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Photo by John H. White, Environmental Protection Agency/Wikimedia Commons

I. We Long for the Moment Too Long To long for anything—especially the past—can trigger any number of physical and emotional reactions. The pulse can quicken, the sweat can bead, the tears can well. I recently heard Andrew Cedermark’s song “Canis Major” for the first time last week and was immediately taken back to the early 2000s, driving in the car with myself, cruising down the smooth and quiet Lake Erie coastline. This song that I have never heard before and that was written within the last year sounded like my 1995 maroon Saturn I sold a decade ago. My brain showed me the angles of suburban architecture, big summer clouds and serotonin. In that moment I missed old moments, parts of myself that once existed, parts that I’ve grown out of, parts I’ll never get back no matter how much I attempt to recreate them. I’ve been home now for the week in Buffalo and conscious effort to make these types of memories again feel contrived. Nostalgia can be activated at any moment when you’re living in real time and that switch is flipped. You find yourself taken back and chances are you don’t want to leave.

We long for the moment to long and popular culture has caught on. Whether there’s a product to be sold or the mission is to connect, we are presented with the bait of summer nostalgia virtually everyday in one form or another. We bite. We bite hard. We bite gladly.

II. Water as a Metaphor  Kings of Leon single “Supersoaker” is a recent example of an attempt at a solid tug on our memory strings. The perfect title of reminiscence for that way back summer of Generation X and their younger Y siblings darting around the yard, ducking behind bushes, and targeting whomever they could with their water gun. A modern-day icon, the Super Soaker (Trademark Nerf) represents youthful antics, and although I dislike Kings of Leon with a genuine passion, the title piques my interest. I even hear what sounds like a glockenspiel twinkling throughout this tune, which is let’s be honest, a kid’s toy!

While the Super Soaker is relatively contemporary, nothing can evoke the tradition of summer youth like the image of an open fire hydrant on a sweltering day. The hydrants themselves appear difficult to open, perhaps only the strongest man on the street with the biggest wrench could manage such a task. But once it’s complete, the entire neighborhood of children is free to partake, relieving their bodies of the heat and drenching them with cold water from an unknown source. Known famously in metropolitan settings, it is not uncommon for an open hydrant to appear in suburbia, monitored viciously by a Mommy Blogger.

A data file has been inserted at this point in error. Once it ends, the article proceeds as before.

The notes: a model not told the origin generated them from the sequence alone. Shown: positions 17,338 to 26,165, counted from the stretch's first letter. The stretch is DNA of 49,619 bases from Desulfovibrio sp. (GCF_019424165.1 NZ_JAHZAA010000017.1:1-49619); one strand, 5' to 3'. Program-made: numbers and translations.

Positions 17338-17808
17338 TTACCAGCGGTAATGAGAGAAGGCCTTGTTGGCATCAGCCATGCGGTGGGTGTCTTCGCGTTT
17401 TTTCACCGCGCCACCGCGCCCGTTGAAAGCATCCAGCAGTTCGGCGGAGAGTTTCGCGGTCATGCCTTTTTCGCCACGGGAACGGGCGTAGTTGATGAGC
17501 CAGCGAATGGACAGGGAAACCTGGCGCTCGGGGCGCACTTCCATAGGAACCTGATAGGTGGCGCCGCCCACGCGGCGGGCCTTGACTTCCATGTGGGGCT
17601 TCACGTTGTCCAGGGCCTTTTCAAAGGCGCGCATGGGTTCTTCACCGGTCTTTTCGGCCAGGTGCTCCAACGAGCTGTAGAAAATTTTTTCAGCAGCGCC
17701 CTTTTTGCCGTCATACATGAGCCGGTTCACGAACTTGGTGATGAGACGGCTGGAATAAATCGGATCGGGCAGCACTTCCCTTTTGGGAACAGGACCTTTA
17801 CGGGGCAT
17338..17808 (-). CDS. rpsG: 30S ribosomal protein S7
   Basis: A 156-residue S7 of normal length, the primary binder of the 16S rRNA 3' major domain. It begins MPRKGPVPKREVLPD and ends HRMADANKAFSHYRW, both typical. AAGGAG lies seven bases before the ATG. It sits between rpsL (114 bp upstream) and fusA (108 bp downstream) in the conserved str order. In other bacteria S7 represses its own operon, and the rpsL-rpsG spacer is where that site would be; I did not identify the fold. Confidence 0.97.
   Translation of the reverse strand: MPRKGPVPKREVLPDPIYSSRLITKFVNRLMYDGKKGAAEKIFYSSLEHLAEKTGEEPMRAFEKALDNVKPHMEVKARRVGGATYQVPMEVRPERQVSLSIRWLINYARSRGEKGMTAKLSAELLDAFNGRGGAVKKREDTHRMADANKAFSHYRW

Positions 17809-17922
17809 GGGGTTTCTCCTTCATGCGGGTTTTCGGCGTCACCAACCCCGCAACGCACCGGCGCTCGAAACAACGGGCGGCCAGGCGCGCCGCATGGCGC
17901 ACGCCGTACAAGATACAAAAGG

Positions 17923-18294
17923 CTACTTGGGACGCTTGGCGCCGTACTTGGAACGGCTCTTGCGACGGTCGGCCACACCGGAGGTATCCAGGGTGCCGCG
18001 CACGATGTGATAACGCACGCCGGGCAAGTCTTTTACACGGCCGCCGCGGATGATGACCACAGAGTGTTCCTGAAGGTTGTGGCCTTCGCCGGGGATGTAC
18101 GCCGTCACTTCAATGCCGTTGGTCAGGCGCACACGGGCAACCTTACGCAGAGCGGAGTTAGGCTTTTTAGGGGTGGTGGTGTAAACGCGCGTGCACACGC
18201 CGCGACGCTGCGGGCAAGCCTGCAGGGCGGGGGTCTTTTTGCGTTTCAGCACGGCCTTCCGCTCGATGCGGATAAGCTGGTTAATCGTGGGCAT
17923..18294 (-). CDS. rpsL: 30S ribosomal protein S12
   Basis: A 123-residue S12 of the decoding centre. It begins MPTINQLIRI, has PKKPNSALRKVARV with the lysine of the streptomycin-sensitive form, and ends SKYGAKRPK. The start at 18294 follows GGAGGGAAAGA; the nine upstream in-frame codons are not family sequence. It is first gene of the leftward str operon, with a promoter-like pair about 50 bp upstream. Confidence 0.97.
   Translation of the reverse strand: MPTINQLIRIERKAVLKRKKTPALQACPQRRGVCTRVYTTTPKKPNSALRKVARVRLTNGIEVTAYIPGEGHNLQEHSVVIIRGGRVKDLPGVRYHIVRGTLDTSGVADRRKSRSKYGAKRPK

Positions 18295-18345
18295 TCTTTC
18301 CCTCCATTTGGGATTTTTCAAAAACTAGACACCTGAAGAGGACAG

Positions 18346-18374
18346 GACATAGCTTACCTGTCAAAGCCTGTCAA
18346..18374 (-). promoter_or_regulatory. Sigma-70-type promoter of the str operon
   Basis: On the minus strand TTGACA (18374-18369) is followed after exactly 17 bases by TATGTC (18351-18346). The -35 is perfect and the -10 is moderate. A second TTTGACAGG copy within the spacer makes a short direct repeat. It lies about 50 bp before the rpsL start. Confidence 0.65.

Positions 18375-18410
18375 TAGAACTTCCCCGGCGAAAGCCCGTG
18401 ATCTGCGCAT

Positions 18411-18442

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Holding a popsicle over my front lawn.

III. The Cure for Your Listlessness  The heat can get you down, like way down, to the point where even a shot of the mall’s AC cannot wake you up. Good thing we have Buzzfeed. The website gives its reader a glimpse into the “viral web in realtime.” If you don’t read at least one Buzzfeed article per day it means you’re not on Facebook. And if you’re not on Facebook, well then you might as well be dead. OMG two sentences ago I referred to the “article” you “read” on Buzzfeed and I’d like to amend that statement. Buzzfeed is Cliff’s Notes for Cliff’s Notes, made up of mostly lists and gifs, many of which call back to a simpler time in all the lives of ’80s/’90s kiddos. And far be it for me to complain about a list. Try on titles:

15 Summer Jams You May Have Forgotten

31 Photos of New York City in the Summer of ’69

14 Things You Always Say You’ll Do at the Beginning of Every Summer

33 Super Cool Popsicles to Make This Summer

It’s a simple formula really, slip a number in at the beginning, use the word “summer” and make up the rest of the title. For instance: 45 Ways to Turn Your Pool Party into a Cool Party.

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Roger Federer at Wimbledon, 2009/Wikimedia Commons

IV. Televised Tennis I grew up in a household of tennis. My father stills plays and he’s getting up there in age. Even my boyfriend is a 4.5 ranking! I took lessons when I was young, maybe for like 2 years but found my interest leaned more on the gymnastics side of sports than the tennis side. One thing is for certain though, three Grand Slams act as mile markers for summer. In May/June we head to Paris for the French Open, a beautiful place to welcome the warming weather. In June/July we find ourselves in London for Wimbledon, right in the thick of it, players tossing their bodies around on fresh cut grass courts. And finally, in August/September, we end up at the US Open in Flushing, New York. What better a way to bid farewell to a sporty season than in New York City, where the summers are relentless. Like clockwork, these three Grand Slams come and go and narrate the time. And it’s all televised! Whether or not you’re even a sports fan, you’ll catch a glimpse of these tournaments on network television, you’ll see the likes of Roger Federer, Rafael Nadal and Serena Williams, and you’ll think: Wow, they must be so hot. It’s true, they are hot, because it’s summer, and we’re all just trying to stay cool out here.

Author

David Aloi

David Aloi was born and raised in Buffalo, New York where it snows like all the time. He attended college at SUNY Geneseo and received his MFA in creative writing at CCA in 2009. David enjoys things like balloons, cereal, tea, and running fast.

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